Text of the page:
Why Foreign Policy Counted for Zero in the French Election

Foreign policy, quasi absent from the presidential campaign in France, is catching up with newly elected French president Francois Hollande very quickly. A few hours after his inauguration on Tuesday May 15th, Hollande is right off to Berlin, will meet with President Barack Obama on May 18th on his way to the G8 summit in Camp David May 18-19th, and then attend the NATO summit in Chicago on May 20-21st. Talk about baptism by fire.

With so much on the agenda right from the starting block and a country still proud of its international activism and intent on punching above its weight in world affairs, it is all the more puzzling that foreign policy was forgotten in the campaign. In the televised debate four days before the second round of voting, the candidates discussed foreign policy only in the last 10 minutes of a nearly three-hour exercise. Why was foreign policy off the table during the presidential campaign? Why was incumbent president Nicolas Sarkozy not able to capitalize on his handling of foreign policy over the past five years?

First, an issue needs to be reflecting a cleavage in order to emerge as central in the electoral debate. As far as we know, given the candidates' silence on foreign policy, both Hollande and Sarkozy shared roughly similar visions on foreign affairs. The only apparent elements of discord were the date of the withdrawal of French troops from Afghanistan (late 2012 vs. late 2013) and France's full rejoining of NATO's integrated military command in 2009, which Hollande said he disagreed with, but would not reverse.

Still, Sarkozy could have run on a platform highlighting his foreign policy successes, to be contrasted with his opponent's lack of international experience. Indeed, over a year ago, Sarkozy tried briefly to refocus his boundless energy on foreign policy and leave domestic issues to his Prime Minister, making him an easy focal point for popular discontent. Yet this strategy did not work because Sarkozy could not help himself from being the hyperactive president that he was, meddling in all kinds of domestic policies. But could this have been a winning strategy if he had stuck to this plan?

Probably not. To be sure, Sarkozy and France were on all fronts over the past five years. From Georgia to Libya, from the EU institutional crisis to the Euro crisis, from NATO to the G20, Sarkozy's hyperactive and ubiquitous foreign policy put France back at the center of the action. But voters have short memories. What may have passed for foreign policy successes initially were simply forgotten come the election. Who remembers the Bulgarian nurses whom Sarkozy's ex-wife, Cecilia, triumphantly returned home from Libya in 2007? Which voter today remembers Sarkozy's handling of the Georgia crisis in 2008? Who remembers Ingrid Betancourt, the French hostage freed from the FARC guerillas in 2008? Who remembers that Sarkozy was one of the main instigators of the G20 in its modern incarnation after the collapse of Lehman Brothers in September 2008?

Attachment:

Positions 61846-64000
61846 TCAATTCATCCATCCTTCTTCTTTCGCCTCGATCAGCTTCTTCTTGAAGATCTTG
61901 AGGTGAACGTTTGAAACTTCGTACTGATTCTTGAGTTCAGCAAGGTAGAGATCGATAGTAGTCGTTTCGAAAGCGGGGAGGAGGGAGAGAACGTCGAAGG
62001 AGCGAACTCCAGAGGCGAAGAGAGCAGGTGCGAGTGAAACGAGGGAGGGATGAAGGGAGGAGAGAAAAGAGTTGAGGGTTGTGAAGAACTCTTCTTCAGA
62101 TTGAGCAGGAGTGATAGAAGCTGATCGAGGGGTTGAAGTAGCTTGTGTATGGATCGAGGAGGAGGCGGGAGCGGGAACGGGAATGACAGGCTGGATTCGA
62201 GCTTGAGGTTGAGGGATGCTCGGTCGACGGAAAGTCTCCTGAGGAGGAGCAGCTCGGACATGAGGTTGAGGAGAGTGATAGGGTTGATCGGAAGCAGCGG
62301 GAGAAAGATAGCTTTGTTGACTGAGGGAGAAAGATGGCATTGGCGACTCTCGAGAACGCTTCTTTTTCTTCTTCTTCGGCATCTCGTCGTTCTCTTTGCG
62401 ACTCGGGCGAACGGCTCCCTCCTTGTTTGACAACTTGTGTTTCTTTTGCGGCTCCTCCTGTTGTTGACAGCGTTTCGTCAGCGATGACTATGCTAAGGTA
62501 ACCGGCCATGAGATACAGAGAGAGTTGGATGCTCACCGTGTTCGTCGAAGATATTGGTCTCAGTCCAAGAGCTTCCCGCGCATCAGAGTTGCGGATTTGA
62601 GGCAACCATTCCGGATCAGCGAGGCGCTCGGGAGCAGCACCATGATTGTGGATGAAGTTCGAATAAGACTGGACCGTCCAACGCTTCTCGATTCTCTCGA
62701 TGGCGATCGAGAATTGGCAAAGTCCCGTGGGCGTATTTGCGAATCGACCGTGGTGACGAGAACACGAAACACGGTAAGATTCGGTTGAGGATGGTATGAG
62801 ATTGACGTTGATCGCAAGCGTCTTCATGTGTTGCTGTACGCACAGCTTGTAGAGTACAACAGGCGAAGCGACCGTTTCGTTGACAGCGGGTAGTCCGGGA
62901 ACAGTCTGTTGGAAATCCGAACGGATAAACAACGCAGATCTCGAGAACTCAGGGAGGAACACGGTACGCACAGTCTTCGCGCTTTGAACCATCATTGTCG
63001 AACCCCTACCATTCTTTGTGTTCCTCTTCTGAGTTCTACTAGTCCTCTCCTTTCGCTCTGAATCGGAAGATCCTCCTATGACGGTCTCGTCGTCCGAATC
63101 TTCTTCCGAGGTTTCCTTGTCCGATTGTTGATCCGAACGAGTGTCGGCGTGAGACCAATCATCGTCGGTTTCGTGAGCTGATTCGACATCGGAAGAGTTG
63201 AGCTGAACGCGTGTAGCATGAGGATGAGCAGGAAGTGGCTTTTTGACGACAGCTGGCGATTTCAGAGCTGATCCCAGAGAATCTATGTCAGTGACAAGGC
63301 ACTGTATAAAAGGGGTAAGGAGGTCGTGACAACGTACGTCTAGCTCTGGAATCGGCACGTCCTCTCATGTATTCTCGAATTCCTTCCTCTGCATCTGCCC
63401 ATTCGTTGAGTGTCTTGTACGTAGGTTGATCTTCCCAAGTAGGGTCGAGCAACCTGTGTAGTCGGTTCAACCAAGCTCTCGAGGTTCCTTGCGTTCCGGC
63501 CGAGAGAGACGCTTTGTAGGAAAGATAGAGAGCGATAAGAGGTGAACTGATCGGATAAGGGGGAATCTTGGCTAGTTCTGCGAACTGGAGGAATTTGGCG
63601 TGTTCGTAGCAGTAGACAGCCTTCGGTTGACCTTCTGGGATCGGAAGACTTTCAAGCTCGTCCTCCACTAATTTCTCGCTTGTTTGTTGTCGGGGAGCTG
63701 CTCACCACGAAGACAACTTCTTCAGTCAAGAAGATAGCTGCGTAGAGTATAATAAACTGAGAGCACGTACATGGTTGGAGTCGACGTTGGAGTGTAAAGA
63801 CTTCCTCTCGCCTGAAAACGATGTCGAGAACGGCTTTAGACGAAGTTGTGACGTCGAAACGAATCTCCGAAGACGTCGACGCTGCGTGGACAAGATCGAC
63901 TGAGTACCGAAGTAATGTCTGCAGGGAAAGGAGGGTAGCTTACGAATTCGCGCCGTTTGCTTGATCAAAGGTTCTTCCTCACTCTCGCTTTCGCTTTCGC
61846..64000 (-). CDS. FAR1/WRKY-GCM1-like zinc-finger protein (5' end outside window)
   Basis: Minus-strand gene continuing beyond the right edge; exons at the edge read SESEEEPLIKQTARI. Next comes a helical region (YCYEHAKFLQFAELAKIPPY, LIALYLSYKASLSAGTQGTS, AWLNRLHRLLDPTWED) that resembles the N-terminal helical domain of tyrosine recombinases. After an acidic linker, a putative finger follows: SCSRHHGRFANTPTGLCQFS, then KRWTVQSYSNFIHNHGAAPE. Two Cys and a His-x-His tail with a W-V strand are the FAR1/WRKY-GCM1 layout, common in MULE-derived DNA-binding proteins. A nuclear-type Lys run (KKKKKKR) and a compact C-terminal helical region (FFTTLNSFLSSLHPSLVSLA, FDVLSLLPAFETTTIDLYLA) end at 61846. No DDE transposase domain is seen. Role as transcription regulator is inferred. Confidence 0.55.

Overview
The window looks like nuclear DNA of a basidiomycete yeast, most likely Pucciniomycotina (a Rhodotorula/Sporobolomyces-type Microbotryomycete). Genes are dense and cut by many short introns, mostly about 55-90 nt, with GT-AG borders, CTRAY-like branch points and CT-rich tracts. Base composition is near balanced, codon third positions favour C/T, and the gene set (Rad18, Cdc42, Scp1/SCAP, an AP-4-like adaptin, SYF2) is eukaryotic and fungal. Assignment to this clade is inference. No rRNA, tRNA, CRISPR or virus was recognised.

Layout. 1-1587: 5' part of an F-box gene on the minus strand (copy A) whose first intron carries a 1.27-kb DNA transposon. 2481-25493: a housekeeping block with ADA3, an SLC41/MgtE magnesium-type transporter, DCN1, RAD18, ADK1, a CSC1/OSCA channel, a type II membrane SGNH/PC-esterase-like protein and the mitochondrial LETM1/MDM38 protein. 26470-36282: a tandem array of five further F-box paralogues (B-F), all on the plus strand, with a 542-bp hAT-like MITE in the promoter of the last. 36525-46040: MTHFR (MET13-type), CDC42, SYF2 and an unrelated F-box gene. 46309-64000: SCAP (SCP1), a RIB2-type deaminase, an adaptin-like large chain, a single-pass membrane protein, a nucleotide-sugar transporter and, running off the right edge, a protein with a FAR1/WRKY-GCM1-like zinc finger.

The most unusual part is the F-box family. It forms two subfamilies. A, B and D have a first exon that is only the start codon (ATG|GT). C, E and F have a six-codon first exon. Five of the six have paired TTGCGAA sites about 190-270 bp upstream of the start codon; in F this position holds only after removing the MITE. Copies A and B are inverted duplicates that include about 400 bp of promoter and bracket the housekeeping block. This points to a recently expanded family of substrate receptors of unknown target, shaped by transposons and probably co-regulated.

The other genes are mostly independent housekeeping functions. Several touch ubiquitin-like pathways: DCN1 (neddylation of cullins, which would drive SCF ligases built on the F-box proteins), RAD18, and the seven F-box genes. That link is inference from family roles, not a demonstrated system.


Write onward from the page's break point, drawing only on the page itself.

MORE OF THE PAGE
Moreover, what was initially cast as foreign policy successes became subject to a different interpretation as time went by. Take Libya. Sarkozy may have been sitting on cloud nine at the time of the 2011 Libya intervention, when French flags were being flown all over Benghazi and the country got rid of its dictator, in part because of French activism. But fast forward one year later, in the context of a presidential contest fought over issues of borders, immigration, and the compatibility of Islam with French identity. Is it that clear that the Libyan operation was a success after all? Domestic judgments of the outcome have shifted -- the support and pride in France's return to the center of the international action a few months ago have waned. Instead, French analysts and voters are questioning whether it was all worth it and whether the change and instability was not ultimately for the worse. Add to this the rumors (unsubstantiated for now) that Ghaddafi may have secretly supported Sarkozy's presidential bid in 2007, and Libya could no longer count as a plus in Sarkozy's appeals to the public.

Furthermore, it was inconvenient for Sarkozy to run on a platform emphasizing heavily his foreign policy successes because it proved difficult, ex-post, to define a coherent "Sarkozy doctrine" except for opportunism, hyperactivity, and impulsive reactions to the crisis of the day.

But the true reason for Sarkozy's inability to capitalize more on foreign policy is that, as we already knew, foreign policy successes do not pay in domestic politics in times of economic crisis -- failures, yes, but successes, no. In the end, when times are tough, voters always cast their ballot on economic and social issues, not foreign policy ones.